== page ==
Aims: Iberian pigs are bred in Spain for the production of high-value dry-cured products, whose export volumes are increasing. Animals are typically reared outdoors, although indoor farming is becoming popular. We compared carriage of methicillin-resistant Staphylococcus aureus (MRSA) in Iberian pigs, raised indoors and outdoors, with intensively farmed Standard White pigs. Methods and Results: From June 2007 to February 2008, 106 skin swabs were taken from Iberian pigs and 157 samples from SWP at slaughterhouses in Spain. We found that Iberian pigs carried MRSA, although with a significantly lower prevalence (30/106; 28%) than SWP (130/157; 83%). A higher prevalence of indoor Iberian pigs compared with animals reared under outdoor conditions was not significant; however, all but one positive indoor Iberian pig samples were detected from one slaughterhouse. Overall, 16 different spa types were identified, with t011 predominating in all three animal populations. A subset of isolates was characterized by MLST. Most of these belonged to ST398. MRSA isolates from Iberian pigs presented a higher susceptibility to antibiotics than those isolated from SWP. Conclusions: Despite limited contact with humans, pigs raised outdoors are colonized by an MRSA population that genetically overlaps with that of intensively farmed pigs, although antimicrobial resistance is lower. Significance and Impact of the Study: To our knowledge, this is the first detection of MRSA in food animals raised in free-range conditions. © 2012 The Authors. Letters in Applied Microbiology © 2012 The Society for Applied Microbiology. Source


Wassenaar T.M.,Molecular Microbiology and Genomics Consultants
Letters in Applied Microbiology | Year: 2011

It has been known for decades that poultry meat is the most common single source for campylobacteriosis, yet the problem has not been solved. This review identifies some of the reasons why our attempts to reduce the incidence of this pathogen have largely failed. Based on the literature, the events a virtual population of Campylobacter may encounter, from growing in the gut of a broiler to eventually infecting humans and causing disease, are reviewed. Most steps in the farm-to-fork process are well studied, though there are gaps in our knowledge about survival and spread of Campylobacter populations before they enter the farm. Key events in the farm-to-fork chain that are suitable targets for prevention and control, to reduce food-borne campylobacteriosis, are indicated. Novel insights into the pathogenic mechanism responsible for disease in humans are summarized, which hypothesize that an overactive immune response is the reason for the typical inflammatory diarrhoea. A role of genetic microheterogeneity within a clonal population in this chain of events is being proposed here. The human host is not necessary for the survival of the bacterial species, nor have these bacteria specifically evolved to cause disease in that host. More likely, the species evolved for a commensal life in birds, and human disease can be considered as collateral damage owing to an unfortunate host-microbe interaction. The indirect environmental burden that results from poultry production should not be ignored as it may pose a diffuse, but possibly significant risk factor for disease. © 2011 The Author. Letters in Applied Microbiology © 2011 The Society for Applied Microbiology. Source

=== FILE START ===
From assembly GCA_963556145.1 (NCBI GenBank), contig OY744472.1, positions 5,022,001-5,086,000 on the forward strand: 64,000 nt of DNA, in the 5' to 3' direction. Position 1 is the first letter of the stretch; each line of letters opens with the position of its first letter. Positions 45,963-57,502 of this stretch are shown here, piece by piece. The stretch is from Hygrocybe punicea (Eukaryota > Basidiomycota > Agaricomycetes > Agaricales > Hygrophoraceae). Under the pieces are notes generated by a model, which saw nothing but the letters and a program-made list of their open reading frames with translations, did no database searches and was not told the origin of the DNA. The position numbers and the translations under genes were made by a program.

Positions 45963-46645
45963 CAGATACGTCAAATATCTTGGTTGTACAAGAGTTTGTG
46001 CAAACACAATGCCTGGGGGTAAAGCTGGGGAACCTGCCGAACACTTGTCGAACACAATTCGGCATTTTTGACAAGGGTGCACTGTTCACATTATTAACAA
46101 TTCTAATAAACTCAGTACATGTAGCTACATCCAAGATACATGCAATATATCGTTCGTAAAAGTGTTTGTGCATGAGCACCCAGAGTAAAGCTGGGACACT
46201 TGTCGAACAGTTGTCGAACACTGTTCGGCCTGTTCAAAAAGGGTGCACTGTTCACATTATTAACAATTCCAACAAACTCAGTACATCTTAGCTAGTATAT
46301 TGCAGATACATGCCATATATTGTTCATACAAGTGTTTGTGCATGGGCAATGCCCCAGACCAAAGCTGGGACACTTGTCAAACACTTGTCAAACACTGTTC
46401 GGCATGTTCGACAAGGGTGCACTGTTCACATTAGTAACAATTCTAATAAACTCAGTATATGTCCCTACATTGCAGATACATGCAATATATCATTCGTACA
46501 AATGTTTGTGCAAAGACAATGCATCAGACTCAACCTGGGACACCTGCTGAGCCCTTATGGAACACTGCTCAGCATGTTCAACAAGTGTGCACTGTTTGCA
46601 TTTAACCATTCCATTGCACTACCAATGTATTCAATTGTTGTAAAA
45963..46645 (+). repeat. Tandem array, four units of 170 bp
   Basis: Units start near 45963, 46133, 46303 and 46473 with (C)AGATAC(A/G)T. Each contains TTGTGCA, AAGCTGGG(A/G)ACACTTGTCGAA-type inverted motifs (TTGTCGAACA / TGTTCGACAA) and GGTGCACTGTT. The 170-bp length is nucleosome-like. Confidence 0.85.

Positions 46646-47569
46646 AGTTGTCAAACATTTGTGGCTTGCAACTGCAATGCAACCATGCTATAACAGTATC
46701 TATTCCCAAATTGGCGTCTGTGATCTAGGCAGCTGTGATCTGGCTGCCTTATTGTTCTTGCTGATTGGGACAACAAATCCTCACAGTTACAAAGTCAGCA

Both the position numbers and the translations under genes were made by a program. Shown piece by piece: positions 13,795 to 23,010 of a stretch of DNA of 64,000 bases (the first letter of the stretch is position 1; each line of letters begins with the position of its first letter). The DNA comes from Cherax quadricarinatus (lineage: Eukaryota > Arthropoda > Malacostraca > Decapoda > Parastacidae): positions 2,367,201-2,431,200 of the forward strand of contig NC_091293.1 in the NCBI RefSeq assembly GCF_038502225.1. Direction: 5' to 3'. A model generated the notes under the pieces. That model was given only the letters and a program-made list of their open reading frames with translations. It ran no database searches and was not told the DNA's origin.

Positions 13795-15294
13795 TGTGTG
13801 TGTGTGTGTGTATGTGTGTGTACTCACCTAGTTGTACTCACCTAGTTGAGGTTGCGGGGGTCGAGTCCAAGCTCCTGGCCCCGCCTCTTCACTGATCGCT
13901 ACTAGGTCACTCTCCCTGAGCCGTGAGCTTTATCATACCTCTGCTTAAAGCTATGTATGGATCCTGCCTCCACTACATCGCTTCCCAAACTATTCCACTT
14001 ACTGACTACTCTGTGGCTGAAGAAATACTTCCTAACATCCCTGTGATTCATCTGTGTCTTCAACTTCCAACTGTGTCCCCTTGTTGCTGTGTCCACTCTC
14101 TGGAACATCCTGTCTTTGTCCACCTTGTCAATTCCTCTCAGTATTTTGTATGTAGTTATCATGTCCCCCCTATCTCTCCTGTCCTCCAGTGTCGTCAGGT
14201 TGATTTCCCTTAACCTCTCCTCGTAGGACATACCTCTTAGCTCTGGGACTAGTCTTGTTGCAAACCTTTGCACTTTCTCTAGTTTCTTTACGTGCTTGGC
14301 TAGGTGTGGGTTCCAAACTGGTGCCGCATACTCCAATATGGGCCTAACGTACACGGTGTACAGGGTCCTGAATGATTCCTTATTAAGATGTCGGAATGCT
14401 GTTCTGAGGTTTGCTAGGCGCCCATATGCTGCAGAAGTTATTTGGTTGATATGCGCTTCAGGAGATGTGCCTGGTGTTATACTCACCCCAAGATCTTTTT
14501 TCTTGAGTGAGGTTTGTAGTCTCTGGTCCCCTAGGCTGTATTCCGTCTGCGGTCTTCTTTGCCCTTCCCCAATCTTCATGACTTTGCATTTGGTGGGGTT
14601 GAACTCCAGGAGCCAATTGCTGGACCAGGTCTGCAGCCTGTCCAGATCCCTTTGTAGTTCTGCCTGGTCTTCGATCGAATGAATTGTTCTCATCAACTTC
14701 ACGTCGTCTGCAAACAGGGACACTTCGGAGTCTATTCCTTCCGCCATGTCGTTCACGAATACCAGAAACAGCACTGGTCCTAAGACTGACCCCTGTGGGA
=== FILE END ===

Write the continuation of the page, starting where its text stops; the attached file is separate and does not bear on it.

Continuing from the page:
Ugarte-Ruiz M.,Complutense University of Madrid | Wassenaar T.M.,Molecular Microbiology and Genomics Consultants | Gomez-Barrero S.,Complutense University of Madrid | Porrero M.C.,Complutense University of Madrid | And 2 more authors.
Letters in Applied Microbiology | Year: 2013

We determined whether different methods to isolate Campylobacter (including the ISO standard 10272:2006-1) affected the genotypes detectable from poultry, at three points during slaughter: caecal content, neck skin and meat. Carcasses from 28 independent flocks were thus sampled (subset A). In addition, ten neck skin samples from four flocks, ten caecal samples from ten different flocks and ten unrelated meat samples obtained from local supermarkets were collected (subset B). Campylobacter was isolated using eight different protocols: with and without enrichment using Bolton broth, Preston broth or Campyfood broth (CFB), followed by culture on either modified Charcoal Cefoperazone Deoxycholate Agar (mCCDA) or Campyfood agar (CFA). All obtained isolates were genotyped for flaA-SVR, and over half of the isolates were also typed by MLST. The strain richness, as a measure of number of detected fla-genotypes, obtained from subset A neck skin and caecal samples was higher than that of meat samples. In half of the cases, within a flock, at least one identical fla-genotype was obtained at all three slaughter stages, suggestive of autologous contamination of carcasses. Enrichment reduced the observed richness of isolates, while CFA plates increased richness compared to mCCDA plates, irrespective of inclusion of an enrichment step. Because the isolation protocol used influences both the yield and the fla-genotype richness obtained from poultry, this variable should be taken into account when different studies are being compared. Significance and Impact of Study: The tracing of Campylobacter through the food chain remains important to control campylobacteriosis in humans. Our study points out that the isolation method used affects the genotypes obtained, and this should be considered as a variant when comparing the results of surveillance studies. Significance and Impact of Study: The tracing of Campylobacter through the food chain remains important to control campylobacteriosis in humans. Our study points out that the isolation method used affects the genotypes obtained, and this should be considered as a variant when comparing the results of surveillance studies. © 2013 The Society for Applied Microbiology. Source